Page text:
As NFL goes global, Goodell eyes regular games in China and Germany

As NFL goes global, Goodell eyes regular games in China and Germany

Is a foreign based team playing in the National Football League?

This may not be a far-fetched idea as the NFL is setting its sights on globalizing the league and playing regular games overseas. The NFL has done this in the past and they are keen on continuing such practice in the hope of landing a foreign-based team in the future.

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As part of their foreign expansion policy, the NFL has recently signed a 10-year agreement with the Tottenham Hotspur to play at least two regular season games of American football each year at their new stadium at White Hart Lane. The focus on London has been part of their goal to grow the game internationally and perhaps have a London-based team in the future. The NFL has been playing at Wembley since 2007 generating crowds of more than 80,000. The NFL is scheduled to play three more regular games there until the end of 2016.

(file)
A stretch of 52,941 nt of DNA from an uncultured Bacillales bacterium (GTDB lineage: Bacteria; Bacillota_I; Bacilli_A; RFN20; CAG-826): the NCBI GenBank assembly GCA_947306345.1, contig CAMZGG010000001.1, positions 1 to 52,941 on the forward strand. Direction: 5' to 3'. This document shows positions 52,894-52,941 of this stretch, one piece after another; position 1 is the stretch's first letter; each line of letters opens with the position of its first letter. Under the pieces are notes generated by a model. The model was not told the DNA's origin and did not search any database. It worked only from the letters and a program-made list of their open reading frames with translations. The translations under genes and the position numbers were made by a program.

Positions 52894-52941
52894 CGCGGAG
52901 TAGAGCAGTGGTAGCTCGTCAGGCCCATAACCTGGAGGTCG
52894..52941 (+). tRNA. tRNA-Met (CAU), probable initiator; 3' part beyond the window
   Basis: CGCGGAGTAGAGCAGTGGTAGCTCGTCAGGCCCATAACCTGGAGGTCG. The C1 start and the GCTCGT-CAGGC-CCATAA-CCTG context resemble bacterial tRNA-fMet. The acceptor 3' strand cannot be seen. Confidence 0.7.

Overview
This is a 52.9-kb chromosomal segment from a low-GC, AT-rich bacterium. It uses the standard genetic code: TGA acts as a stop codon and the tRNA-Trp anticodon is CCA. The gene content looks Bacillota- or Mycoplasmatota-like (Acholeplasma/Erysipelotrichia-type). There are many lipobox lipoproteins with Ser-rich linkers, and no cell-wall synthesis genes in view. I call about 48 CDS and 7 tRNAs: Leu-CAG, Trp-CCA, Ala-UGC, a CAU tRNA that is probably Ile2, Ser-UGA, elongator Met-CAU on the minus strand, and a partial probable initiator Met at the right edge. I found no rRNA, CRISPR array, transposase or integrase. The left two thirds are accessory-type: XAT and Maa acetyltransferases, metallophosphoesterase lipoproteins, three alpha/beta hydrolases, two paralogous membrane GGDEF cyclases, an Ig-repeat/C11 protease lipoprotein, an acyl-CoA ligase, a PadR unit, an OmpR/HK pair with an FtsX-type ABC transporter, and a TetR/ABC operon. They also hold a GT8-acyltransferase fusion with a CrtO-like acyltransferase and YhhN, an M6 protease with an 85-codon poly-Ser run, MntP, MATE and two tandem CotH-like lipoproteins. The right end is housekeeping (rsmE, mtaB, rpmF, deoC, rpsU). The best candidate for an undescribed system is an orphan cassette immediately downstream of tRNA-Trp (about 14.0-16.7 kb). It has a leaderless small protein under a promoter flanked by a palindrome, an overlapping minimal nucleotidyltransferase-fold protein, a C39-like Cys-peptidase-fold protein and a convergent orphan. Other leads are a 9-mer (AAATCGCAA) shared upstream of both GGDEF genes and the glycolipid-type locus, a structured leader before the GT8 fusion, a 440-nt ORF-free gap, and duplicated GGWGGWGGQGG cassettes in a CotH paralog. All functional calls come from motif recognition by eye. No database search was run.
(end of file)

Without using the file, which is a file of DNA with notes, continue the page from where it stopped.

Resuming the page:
The league’s partnership with London started in 1986 when the Dallas Cowboys traveled for an exhibition game against the Bears. In 1993, they played a preseason game with the Detroit Lions from Wembley Stadium. In 2014, Cowboys played with the Jacksonville Jaguars in London.

In a report that was published in Bleacher Report, NFL Commissioner Roger Goodell barred his plan of bringing the NFL games to China as well as to Germany. “The size and influence of China in the global marketplace can’t be ignored. We have fans and potential fans there,” Goodell said.

If plans push through, this will be the first time that an NFL game would be played in China. The Seahawks and the Patriots were supposed to play an exhibition game at Worker’s Stadium in Beijing in 2007, but the league called if off.

The Los Angeles Rams are reportedly being eyed to play a home game in China in 2018 against an NFC East team based on their 2017 results. The NFL is also eyeing a game in Germany in 2017.

Aside from London, Japan has also hosted NFL games in 1992 and 2000, respectively.

Photo Courtesy: Thomas from UK/Wikimedia